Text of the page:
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This is not legal advice, which can only be given by an attorney admitted to practice law in your jurisdiction after hearing all of the facts and circumstances in a particular case.

Monday, January 25, 2016

11th Circuit Allows Trans Discrimination Case to Move Forward

On January 14, 2016, the United States Court of Appeals for the Eleventh Circuit ruled, in Chavez v. Credit Nation Auto Sales, LLC, that the employment discrimination case of Jennifer Chavez, can move forward. The case had been dismissed by the District Court because that Court felt there was insufficient evidence of discrimination. The Eleventh Circuit ruling reverses the District Court opinion in part, holding that there was sufficient evidence of discrimination for the case to be heard by a jury. Ms. Chavez was represented by Jillian Weiss and Ezra Young of the Law Office of Jillian T. Weiss, P.C. The opinion may be read here.

The appeals court based its ruling on the proper standard for so-called “mixed-motive” cases. These are cases in which the plaintiff admits that the reason for termination given by the employer is true, but that bias also was a motivating factor in the decision. The Court has said that the plaintiff must show that the reason for termination given by the employer is a pretext, an excuse, for the real, discriminatory reason. This requires showing that the employer’s reason is false. We argued that, as other courts of appeal have said, it makes no sense to require this in mixed motive cases. After all, in mixed motive cases, the plaintiff admits the employer’s reason for termination. To require the plaintiff to show the reason is false, while admitting it is true, makes little sense. Rather, the only question should be whether there is enough evidence to show there is also bias as a motivating factor. In this case, we argued there is a great deal of circumstantial evidence showing bias as a motivating factor, and the appeals court agreed. The case goes back to the U.S. District Court for the Northern District of Georgia for trial.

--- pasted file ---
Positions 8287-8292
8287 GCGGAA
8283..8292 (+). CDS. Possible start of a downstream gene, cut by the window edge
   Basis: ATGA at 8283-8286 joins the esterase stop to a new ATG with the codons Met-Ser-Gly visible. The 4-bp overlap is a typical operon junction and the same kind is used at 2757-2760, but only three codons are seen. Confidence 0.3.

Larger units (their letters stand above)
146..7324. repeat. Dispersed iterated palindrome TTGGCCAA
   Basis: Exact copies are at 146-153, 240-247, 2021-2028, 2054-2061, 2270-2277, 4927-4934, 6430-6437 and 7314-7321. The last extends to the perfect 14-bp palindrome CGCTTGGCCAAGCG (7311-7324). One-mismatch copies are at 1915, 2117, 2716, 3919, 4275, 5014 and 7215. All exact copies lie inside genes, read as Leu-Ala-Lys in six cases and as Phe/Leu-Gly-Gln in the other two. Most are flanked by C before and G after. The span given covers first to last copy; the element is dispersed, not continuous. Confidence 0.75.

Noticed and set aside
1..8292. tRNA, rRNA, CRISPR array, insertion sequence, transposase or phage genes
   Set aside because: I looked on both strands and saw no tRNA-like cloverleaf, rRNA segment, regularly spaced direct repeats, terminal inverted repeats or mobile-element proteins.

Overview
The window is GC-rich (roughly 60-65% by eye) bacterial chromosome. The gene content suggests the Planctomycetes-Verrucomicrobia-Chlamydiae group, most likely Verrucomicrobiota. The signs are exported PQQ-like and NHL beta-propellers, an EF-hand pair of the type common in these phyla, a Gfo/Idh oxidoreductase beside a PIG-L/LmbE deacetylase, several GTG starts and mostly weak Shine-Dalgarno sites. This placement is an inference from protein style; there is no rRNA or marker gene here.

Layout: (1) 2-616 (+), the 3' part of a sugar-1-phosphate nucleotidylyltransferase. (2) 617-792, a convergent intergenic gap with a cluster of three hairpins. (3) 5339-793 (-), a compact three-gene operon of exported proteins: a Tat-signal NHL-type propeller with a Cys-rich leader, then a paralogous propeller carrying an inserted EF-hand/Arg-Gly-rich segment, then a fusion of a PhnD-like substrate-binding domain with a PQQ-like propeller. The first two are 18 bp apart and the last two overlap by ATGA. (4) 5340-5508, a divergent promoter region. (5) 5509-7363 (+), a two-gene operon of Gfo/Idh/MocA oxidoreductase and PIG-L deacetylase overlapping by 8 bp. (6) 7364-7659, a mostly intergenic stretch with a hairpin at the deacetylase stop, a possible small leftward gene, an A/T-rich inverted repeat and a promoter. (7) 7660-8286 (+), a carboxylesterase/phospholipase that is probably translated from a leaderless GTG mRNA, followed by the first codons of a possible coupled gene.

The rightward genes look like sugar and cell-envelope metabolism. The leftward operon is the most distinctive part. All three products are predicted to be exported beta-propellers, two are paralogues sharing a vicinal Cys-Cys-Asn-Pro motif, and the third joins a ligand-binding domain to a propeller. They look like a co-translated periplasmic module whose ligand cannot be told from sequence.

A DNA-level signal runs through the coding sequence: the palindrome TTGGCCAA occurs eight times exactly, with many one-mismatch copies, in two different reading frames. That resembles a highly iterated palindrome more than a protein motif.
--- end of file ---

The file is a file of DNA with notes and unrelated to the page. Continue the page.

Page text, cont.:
This opinion is also important because it sets out some of the types of evidence that a transgender person may cite as discrimination by a decision-maker, such as complaints about potential negative business impact of gender transition, restrictions on gender-appropriate dress, and write-ups for opposing gender-based harassment.This is an important victory for transgender employees, but most importantly for our brave client, Jennifer Chavez, who had to endure the initial discrimination, refusal by the EEOC on two separate occasions to take her complaint, being told it was too late on the third occasion, a ruling against her on summary judgment, and years of legal proceedings. (To its credit, the EEOC acknowledged its error, and filed an amicus brief in support of Ms. Chavez on the equitable tolling issue in the District Court.)

To hear the audio of the oral argument before the Court, click here. For a summary of the case, click here. To see the brief to the Court, click here. (Also see Appellee’s Brief and Appellant’s Reply Brief)

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